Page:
I could have never predicted how opportunities in my life would evolve from the beginning to the end of my year as a Reynolds Fellow. Volunteer leadership roles came my way that truly changed the course of my life. A confident and inspiring new network of peers and visiting role models helped me to see risks as chances for growth that I might otherwise have missed. I started the year as a dental student with an interest in public health. By the end of it, I was a health care professional with a national network of likeminded change agents.
Months after starting my fellowship, I became a board member for a professional organization, the American Student Dental Association. Less than a year after my fellowship, I was elected National President of this 20,000-member organization. It was a riveting crash course in politics, organized health professions, ethics, and advocacy. I can thank Wayne and Catherine Reynolds, the Kennedy School’s Center for Public Leadership and the Harvard School of Public Health for giving me the courage to seek this outlet for the skills and vision I developed as a Reynolds Fellow.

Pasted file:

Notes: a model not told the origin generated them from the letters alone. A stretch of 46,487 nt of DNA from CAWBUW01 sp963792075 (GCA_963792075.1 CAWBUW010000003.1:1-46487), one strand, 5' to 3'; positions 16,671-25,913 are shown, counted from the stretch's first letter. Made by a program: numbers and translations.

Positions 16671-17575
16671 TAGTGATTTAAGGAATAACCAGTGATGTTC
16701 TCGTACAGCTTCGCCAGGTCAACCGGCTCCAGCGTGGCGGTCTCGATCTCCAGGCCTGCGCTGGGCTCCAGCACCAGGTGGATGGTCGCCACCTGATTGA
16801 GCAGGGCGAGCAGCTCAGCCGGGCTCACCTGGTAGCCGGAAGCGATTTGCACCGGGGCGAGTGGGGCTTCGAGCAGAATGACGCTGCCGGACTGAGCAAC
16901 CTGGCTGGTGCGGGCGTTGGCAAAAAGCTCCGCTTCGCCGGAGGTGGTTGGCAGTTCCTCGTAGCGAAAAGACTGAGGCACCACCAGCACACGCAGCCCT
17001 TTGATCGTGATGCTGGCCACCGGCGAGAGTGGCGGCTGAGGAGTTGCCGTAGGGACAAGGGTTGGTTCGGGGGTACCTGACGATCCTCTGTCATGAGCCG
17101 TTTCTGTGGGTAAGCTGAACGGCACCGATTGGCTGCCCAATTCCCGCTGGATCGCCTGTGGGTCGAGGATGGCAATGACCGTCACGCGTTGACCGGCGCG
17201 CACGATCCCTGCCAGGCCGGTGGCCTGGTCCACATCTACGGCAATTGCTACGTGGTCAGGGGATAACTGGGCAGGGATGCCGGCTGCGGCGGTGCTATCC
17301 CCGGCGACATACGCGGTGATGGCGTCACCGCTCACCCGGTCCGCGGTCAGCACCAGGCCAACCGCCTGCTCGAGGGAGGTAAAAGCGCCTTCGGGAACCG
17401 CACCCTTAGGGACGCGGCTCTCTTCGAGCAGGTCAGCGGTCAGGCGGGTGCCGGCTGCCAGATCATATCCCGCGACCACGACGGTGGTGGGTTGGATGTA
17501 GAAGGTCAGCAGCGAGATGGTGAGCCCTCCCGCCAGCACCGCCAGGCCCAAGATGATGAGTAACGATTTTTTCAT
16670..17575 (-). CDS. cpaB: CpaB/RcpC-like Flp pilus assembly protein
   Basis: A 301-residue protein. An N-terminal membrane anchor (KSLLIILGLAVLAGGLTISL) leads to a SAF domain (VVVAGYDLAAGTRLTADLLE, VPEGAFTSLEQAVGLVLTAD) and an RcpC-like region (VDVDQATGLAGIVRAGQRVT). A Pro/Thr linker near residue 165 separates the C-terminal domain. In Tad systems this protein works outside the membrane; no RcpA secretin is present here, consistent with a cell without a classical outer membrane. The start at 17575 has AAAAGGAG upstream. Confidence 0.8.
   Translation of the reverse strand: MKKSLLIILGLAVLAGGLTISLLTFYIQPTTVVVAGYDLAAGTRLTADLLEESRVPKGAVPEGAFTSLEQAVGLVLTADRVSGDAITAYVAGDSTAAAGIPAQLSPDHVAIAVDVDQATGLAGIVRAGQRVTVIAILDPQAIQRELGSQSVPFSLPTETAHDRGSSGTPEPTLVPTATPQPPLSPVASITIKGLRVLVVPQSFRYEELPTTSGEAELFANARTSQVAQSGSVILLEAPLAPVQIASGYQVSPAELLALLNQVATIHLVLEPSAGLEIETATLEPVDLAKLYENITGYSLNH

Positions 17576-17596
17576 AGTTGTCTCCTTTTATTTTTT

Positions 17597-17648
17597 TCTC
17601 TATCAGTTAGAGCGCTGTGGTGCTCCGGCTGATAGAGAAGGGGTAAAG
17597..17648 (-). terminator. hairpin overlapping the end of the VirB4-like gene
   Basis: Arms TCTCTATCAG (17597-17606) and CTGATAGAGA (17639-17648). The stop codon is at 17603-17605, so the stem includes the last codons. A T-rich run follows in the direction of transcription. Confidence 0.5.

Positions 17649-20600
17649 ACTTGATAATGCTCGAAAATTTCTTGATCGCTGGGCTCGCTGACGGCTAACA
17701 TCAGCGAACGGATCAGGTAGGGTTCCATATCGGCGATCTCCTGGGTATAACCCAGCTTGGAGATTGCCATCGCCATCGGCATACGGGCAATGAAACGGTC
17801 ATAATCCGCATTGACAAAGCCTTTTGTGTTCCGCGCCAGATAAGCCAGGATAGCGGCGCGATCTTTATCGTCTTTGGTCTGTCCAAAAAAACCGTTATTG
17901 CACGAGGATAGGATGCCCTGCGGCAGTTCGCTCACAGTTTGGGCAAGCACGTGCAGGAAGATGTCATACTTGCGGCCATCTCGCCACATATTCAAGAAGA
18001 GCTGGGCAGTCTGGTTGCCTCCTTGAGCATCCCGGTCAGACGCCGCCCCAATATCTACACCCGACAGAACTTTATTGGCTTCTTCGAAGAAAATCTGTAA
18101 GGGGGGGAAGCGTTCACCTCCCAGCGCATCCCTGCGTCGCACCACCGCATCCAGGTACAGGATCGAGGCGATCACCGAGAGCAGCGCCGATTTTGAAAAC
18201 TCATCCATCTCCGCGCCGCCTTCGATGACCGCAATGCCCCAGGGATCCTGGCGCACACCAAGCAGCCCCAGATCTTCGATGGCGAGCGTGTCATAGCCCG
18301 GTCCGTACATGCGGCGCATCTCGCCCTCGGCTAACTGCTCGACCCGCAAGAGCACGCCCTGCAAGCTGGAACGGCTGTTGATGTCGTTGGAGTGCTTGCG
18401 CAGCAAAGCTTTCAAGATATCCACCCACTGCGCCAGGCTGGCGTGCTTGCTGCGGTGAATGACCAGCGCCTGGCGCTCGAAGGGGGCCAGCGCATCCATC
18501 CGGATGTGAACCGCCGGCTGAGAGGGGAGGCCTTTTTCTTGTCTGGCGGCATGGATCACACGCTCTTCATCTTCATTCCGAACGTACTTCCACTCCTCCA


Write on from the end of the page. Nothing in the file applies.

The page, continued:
Now, I am working as a dentist in a Midwestern children’s hospital, where I treat children from every walk of life in outpatient and operating room settings. By June 2015, I will be a certified pediatric dentist. My career will remain centered on advocating optimum health and education for all children, whether through direct care, research, association leadership or political action.
I am reinvigorated just by reading the profiles of my friends from our cohort, such as Dory Gannes, Andrew Goldstein, Ryan Shephard and Jamaal Barnes. Privileges such as this fellowship come with a huge responsibility to honor it with continued risk-taking and generosity in leadership. Many thanks to all the Reynolds Fellows for demonstrating that so boldly.
Colleen Greene meets U.S. Rep. Tom Petri, U.S. Rep of Wisconsin at his Capitol office
Colleen Greene (center) with U.S. Rep. Paul Gosar of Arizona